WASHINGTON -- As she finishes the fried croaker special at the Florida Avenue Grill, a downtown soul-food hangout, Marion Wilson heaves a heaven-have-mercy sigh. The majority-black city where she has lived for decades may be about to elect a majority-white City Council.
The prospect leaves her in a state of glum disbelief.
"They're not concerned with what's going on down here -- with the people who are working and barely surviving," she says about the white candidates. "I wouldn't vote for any of them."
As Election Day approaches, Washingtonians are poised to elect the first majority-white council since the district gained home rule in 1974.
And the city is divided: Some voters argue that competence, not color, is the issue. Others insist that their candidates must represent the experience of the urban black residents who make up most of the district.
And so an ordinary race for a largely powerless local seat has taken on a racial supercharge.
The campaign has even drawn the fascination of onlookers from far outside the district's borders: Today, the Rev. Al Sharpton, who lives in New York, is expected to appear at a rally for Malik Shabazz, an African-American council candidate who is campaigning to "save Chocolate City" from a mostly white council.
Whether the council scale tips to seven white and six black members depends on what happens to two "at-large," citywide seats. The outcome of most of the other council races is largely decided.
In the primaries, Democrat Phil Mendelson and Republican David Catania, both white, made powerful showings, and political oddsmakers gave them good chances to win.
The development may seem stunning from the outside, but political analysts have watched this trend emerge in recent years as black residents have increasingly stayed home on Election Day.
Many feel disenfranchised, fed up with a government that they feel answers to Congress instead of to their needs, says University of Maryland government professor Ron Walters.
"When David Catania, a white Republican, could do so well, that was a sign that in a city that is predominantly black and Democratic, people are not voting," says Walters. "It's a systematic pattern in this city."
Further diminishing turnout, over the past three decades Washington has lost 180,000 people, 77 percent of whom have been black.
Many of those residents were part of the middle-class voting base that helped elect black candidates -- an older, politically active, well-educated crowd.
Now, in a city that is about 63 percent black, only about 42 percent of all its elected officials are African-American, says David Bositis, a senior political analyst at the Joint Center for Political Studies.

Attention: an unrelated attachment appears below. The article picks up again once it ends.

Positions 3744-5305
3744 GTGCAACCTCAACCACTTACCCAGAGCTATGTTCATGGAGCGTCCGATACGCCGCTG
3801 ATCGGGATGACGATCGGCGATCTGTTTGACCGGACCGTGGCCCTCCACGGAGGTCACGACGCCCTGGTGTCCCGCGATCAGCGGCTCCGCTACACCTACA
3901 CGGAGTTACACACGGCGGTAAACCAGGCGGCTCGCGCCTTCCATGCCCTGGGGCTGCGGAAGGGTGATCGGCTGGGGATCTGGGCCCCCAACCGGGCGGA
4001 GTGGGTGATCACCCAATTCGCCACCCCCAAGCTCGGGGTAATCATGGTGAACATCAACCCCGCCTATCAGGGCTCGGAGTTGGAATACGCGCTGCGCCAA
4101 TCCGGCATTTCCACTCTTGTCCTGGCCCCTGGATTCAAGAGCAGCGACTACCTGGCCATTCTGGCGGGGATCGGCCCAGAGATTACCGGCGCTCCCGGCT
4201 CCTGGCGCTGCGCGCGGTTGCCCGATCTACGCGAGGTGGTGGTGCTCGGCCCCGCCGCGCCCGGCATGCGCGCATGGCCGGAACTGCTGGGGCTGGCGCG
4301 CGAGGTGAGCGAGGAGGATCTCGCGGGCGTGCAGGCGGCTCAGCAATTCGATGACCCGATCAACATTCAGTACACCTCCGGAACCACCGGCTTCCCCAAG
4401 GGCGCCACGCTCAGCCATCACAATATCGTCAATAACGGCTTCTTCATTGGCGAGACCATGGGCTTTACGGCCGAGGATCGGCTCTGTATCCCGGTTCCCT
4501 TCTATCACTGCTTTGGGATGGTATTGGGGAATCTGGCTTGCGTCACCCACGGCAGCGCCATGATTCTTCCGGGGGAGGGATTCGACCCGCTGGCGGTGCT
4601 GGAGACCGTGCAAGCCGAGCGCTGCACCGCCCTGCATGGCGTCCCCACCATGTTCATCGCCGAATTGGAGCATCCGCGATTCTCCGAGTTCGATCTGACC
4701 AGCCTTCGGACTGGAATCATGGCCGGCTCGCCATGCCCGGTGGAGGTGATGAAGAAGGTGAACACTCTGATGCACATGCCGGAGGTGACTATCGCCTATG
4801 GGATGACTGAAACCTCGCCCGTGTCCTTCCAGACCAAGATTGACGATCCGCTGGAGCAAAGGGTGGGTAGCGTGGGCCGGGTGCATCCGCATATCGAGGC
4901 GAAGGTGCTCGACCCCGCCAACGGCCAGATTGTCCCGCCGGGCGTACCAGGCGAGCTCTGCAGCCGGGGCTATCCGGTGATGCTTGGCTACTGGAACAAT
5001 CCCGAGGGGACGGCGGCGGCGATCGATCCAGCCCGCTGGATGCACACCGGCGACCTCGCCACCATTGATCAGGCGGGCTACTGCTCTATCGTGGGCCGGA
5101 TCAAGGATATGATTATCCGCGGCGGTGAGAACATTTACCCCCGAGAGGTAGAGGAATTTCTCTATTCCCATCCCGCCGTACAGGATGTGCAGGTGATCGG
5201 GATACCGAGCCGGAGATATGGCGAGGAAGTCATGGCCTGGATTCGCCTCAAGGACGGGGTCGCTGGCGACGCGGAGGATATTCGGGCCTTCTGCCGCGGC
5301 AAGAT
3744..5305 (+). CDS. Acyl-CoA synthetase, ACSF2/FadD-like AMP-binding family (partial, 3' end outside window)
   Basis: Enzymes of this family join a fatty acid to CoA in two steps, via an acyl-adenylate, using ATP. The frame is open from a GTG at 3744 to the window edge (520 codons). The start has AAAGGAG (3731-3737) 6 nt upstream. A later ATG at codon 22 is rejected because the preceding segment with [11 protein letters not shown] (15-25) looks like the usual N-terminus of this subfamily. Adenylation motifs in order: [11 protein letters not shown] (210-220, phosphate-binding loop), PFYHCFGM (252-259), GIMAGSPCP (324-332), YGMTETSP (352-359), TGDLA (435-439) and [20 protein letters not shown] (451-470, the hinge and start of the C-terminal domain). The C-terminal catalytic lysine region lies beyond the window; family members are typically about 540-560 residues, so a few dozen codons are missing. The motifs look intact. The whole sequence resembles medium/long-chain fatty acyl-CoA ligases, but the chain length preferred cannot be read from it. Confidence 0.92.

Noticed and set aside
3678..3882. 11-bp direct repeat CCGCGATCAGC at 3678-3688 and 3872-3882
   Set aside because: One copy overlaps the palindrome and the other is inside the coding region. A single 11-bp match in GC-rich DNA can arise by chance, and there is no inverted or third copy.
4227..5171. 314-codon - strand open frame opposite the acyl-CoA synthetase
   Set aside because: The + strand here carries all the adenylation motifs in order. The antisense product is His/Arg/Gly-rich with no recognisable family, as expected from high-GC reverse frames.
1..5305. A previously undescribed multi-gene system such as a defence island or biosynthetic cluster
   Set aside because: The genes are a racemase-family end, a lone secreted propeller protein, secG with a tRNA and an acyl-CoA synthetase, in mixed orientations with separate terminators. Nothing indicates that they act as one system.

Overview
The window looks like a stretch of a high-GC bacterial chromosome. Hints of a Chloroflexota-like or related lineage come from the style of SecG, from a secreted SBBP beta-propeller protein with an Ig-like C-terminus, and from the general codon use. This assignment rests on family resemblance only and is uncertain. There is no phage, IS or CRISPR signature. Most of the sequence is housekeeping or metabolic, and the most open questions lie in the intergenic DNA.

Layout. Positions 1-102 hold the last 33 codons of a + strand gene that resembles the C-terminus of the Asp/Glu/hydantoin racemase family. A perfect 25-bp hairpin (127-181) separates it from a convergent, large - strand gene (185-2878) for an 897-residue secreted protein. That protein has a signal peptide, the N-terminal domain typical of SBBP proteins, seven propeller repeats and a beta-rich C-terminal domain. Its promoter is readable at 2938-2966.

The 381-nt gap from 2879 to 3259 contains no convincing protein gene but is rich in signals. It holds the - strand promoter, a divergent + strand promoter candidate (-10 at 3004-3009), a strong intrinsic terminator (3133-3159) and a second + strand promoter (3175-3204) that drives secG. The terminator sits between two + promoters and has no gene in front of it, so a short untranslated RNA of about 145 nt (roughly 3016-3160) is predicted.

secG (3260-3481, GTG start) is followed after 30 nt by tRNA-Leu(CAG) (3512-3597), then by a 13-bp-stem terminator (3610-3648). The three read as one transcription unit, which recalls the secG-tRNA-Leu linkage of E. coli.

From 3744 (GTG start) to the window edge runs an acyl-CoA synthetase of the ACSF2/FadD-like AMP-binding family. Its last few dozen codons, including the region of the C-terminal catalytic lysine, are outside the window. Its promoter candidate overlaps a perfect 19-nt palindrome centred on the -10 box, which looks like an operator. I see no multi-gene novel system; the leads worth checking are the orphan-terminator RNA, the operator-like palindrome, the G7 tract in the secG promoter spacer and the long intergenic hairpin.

Most of the candidates -- black and white -- insist that race is not an issue. They urge voters to judge them by their views and experience.
The federally appointed control board is expected to restore sweeping powers to the council over the next two years, and many candidates are eager to portray themselves as the right statesmen for the job.
"The voters are not totally colorblind. They talk about it, but it's clear to me that their first and foremost concern is competency," Mendelson says.
Still, noting that voters are interested in his stand on the issues, he often mentions his support for Mayor Marion S. Barry Jr.'s signature causes, including the survival of the University of the District of Columbia.
Throughout the campaign, the race issue has been slow to fade. On a recent Sunday, a minister at a northeast Washington church introduced at-large candidate Sandra Seegars as a black woman who could help rescue the council from a white majority.
Last year, her critics accused her of turning her back on fellow blacks by launching a Marion Barry recall drive.
But when it came to the campaign, Seegars says, the color of her skin, not her past opposition to Barry, is the headline.
"I told the folks at the church, I don't want you to vote for me because I'm black, but because you think I can do something for the city," Seegars says.
"I told them, 'Remember, everyone who's black is not good for you, everyone who's white is not bad for you.' "
Others are not shying from the topic. Shabazz, a 32-year-old lawyer and activist, is making "the black agenda" the cornerstone of his campaign.
"No one else even mentions that word -- 'black' -- in their literature," Shabazz says. With a majority-white council, he contends, "blacks will be slightly overlooked, they won't be given the adequate attention and concern they deserve."
L "We need a majority-black, competent City Council," he says.
Meanwhile, critics have renewed attacks on Shabazz and another African-American council candidate, Mark Thompson, both of whom made slurs against Jews at a Howard University event in 1994.
In a side skirmish, some residents attacked Seegars for campaigning with her initials, "S.S.," saying it was offensive because it suggested Hitler's police force.